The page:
Nilaari: Bristol walking group taking on charity challenge

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Bristol Steppin SistasImage source, Bristol Steppin Sistas
Image caption,
The walking group plan to start their charity walk in September

A women's walking group will tackle a charity challenge to raise money for a therapy centre dedicated to black mental health.

Bristol-based Steppin Sistas said it will walk 30 miles (48 km) in 30 days to raise funds for the city's mental health charity Nilaari.

Members of the group said they want to support the important work that they do for the black community.

Marie Henderson, 24, said The charity has "changed her life".

Bristol Steppin Sistas was established in 2021 to help improve the wellbeing of women of African and Caribbean heritage.

Image source, Maxine Barclay
Image caption,
Ms Barclay said the charity was "one-in-a-million"

Group member Maxine Barclay said she joined Nilaari and got help with her mental health after her husband, mum and brother-in-law passed away last year.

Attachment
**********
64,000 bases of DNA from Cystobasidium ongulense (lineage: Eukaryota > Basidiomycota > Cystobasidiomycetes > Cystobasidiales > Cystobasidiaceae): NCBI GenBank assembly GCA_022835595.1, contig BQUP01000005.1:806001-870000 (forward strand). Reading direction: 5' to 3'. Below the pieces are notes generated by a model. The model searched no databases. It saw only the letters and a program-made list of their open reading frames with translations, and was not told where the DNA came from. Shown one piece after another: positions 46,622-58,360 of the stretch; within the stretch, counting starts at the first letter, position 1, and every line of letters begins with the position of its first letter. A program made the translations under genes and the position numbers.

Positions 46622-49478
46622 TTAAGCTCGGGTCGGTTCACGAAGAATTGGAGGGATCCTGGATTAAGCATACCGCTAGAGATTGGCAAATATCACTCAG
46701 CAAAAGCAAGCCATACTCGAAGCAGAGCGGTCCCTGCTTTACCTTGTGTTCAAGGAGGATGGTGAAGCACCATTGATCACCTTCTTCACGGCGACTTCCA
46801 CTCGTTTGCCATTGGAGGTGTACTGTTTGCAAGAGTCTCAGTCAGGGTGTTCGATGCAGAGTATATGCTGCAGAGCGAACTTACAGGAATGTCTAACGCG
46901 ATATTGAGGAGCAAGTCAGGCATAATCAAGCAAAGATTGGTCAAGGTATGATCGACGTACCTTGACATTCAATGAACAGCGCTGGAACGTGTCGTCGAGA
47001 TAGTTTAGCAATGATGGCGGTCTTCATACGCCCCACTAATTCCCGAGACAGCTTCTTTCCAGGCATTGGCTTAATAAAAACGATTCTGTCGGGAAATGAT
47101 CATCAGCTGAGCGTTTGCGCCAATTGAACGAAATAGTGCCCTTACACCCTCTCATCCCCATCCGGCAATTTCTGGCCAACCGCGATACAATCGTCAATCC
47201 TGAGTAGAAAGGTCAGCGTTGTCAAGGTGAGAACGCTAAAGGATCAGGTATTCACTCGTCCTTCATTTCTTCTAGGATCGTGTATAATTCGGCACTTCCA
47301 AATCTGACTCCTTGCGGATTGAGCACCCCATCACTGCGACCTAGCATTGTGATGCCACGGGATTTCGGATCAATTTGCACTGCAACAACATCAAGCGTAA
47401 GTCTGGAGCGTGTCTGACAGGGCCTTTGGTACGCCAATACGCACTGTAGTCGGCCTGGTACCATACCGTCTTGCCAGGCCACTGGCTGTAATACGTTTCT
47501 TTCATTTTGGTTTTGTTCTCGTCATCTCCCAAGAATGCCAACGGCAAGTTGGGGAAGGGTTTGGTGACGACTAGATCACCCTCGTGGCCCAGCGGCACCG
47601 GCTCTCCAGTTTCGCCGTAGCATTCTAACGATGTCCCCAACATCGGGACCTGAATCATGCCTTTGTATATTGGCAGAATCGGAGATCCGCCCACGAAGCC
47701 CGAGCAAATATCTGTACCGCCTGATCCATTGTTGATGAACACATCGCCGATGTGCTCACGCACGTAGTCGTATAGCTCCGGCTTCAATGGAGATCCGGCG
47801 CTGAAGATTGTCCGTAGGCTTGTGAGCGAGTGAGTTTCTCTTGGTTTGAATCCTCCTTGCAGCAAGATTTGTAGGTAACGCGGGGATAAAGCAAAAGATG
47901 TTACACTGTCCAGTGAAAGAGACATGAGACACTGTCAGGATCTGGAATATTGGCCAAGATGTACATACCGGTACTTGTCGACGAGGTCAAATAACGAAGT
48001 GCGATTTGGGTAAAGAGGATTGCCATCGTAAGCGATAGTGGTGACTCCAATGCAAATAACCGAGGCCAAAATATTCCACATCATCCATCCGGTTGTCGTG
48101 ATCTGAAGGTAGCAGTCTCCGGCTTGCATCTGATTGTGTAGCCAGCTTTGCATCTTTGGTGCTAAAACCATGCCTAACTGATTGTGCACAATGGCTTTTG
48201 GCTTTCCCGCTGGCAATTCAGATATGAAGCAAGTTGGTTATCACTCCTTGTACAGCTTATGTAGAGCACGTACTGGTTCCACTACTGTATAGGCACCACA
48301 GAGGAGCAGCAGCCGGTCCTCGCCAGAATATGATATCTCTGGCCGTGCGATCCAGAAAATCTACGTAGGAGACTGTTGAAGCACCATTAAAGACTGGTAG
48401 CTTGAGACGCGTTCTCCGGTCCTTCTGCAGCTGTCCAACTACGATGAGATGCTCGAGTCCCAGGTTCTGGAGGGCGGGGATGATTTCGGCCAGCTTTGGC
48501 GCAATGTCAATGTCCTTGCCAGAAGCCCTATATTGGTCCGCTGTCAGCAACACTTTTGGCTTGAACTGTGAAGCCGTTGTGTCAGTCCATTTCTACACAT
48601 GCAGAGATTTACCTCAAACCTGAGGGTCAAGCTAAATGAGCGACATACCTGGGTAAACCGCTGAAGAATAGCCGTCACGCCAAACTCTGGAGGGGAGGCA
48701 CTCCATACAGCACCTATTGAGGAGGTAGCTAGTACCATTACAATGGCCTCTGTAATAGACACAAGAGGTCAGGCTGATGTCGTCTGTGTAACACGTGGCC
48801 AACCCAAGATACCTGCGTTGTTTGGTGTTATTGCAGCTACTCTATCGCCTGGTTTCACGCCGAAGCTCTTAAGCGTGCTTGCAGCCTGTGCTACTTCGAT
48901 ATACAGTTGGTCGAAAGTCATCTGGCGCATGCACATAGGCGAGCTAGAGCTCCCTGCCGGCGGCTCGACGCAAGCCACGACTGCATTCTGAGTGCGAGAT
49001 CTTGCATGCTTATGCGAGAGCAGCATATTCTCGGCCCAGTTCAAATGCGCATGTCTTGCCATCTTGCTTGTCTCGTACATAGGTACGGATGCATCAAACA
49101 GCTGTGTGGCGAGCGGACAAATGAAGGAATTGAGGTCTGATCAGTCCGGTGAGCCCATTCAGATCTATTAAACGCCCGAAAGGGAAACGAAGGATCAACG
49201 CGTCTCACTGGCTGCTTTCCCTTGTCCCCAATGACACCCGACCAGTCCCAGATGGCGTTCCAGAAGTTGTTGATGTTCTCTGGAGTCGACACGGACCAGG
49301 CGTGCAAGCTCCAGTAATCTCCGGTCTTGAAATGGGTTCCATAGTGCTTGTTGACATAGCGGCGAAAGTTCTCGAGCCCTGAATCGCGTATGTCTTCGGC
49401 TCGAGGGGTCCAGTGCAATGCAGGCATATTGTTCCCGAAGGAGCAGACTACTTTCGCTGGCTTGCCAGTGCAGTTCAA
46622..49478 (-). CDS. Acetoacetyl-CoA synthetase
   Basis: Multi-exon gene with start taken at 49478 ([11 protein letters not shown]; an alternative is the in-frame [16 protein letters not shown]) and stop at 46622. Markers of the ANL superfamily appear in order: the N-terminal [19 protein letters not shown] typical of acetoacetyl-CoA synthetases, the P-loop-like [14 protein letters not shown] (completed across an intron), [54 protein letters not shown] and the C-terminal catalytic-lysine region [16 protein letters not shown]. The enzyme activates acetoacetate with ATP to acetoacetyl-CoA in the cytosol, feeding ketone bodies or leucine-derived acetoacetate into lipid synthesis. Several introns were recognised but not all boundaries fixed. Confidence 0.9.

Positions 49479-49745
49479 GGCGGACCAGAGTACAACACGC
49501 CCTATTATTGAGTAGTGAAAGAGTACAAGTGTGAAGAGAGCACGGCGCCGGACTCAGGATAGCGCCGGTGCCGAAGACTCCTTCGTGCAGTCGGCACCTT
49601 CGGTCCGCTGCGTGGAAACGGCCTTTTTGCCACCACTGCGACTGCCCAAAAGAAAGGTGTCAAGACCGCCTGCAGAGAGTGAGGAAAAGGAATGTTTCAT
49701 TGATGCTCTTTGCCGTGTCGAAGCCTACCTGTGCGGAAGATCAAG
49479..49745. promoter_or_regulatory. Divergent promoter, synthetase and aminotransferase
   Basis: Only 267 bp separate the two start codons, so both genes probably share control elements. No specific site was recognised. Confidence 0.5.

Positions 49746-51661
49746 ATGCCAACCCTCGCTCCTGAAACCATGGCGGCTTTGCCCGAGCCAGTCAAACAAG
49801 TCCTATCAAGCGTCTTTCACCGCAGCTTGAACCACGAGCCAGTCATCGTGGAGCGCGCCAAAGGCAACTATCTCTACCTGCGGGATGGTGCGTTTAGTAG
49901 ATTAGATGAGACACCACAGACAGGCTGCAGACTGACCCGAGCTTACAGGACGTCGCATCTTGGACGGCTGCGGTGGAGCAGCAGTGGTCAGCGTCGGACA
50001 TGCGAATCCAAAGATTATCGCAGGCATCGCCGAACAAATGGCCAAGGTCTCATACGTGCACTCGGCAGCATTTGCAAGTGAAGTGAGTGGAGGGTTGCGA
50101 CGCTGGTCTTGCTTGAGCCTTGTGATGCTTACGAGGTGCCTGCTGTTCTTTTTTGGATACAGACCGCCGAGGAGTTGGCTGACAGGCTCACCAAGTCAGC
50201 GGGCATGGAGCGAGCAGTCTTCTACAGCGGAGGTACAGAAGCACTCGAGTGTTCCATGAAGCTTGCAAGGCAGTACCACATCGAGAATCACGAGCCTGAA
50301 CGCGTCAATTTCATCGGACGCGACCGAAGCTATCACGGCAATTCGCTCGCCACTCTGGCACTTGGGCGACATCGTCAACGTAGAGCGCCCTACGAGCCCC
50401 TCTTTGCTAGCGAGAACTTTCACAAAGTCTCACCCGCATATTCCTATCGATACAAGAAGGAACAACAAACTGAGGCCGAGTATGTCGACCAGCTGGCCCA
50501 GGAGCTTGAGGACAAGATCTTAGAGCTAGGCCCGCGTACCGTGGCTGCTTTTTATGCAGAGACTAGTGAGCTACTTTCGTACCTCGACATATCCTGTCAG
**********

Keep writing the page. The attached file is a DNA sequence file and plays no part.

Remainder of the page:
"It's really important to be able to talk to someone that looks like you. It makes you feel more open," she said.

"They really helped me work through everything."I just want other black and brown people to feel like they can open up about their mental health as well and be able to get the same help I did."

According to the mental health charity Mind, a disproportionate number of people from BAME communities are currently detained under the Mental Health Act.

These statistics are what drove the team at Nilaari to set up a specialised service so that people from black communities needing mental health support didn't "fall through the net".

Image source, Marie Henderson
Image caption,
Ms Henderson said the charity had "saved her"

Ms Henderson said she suffered from anxiety, depression and addiction and felt other mental health organisations "just didn't have the capacity" to understand her experiences from a "cultural perspective".

"Nilaari have honestly changed my life," she said. "Being a woman of colour I needed to have someone to talk to that I had something in common with and who looked like me.

"They understood where I was coming from straight away.

"I went to other places for help before, but they made me feel like just another person being put through the system, it's quite sad really."

The series of walks will begin on 1 September and finish at the end of the month.

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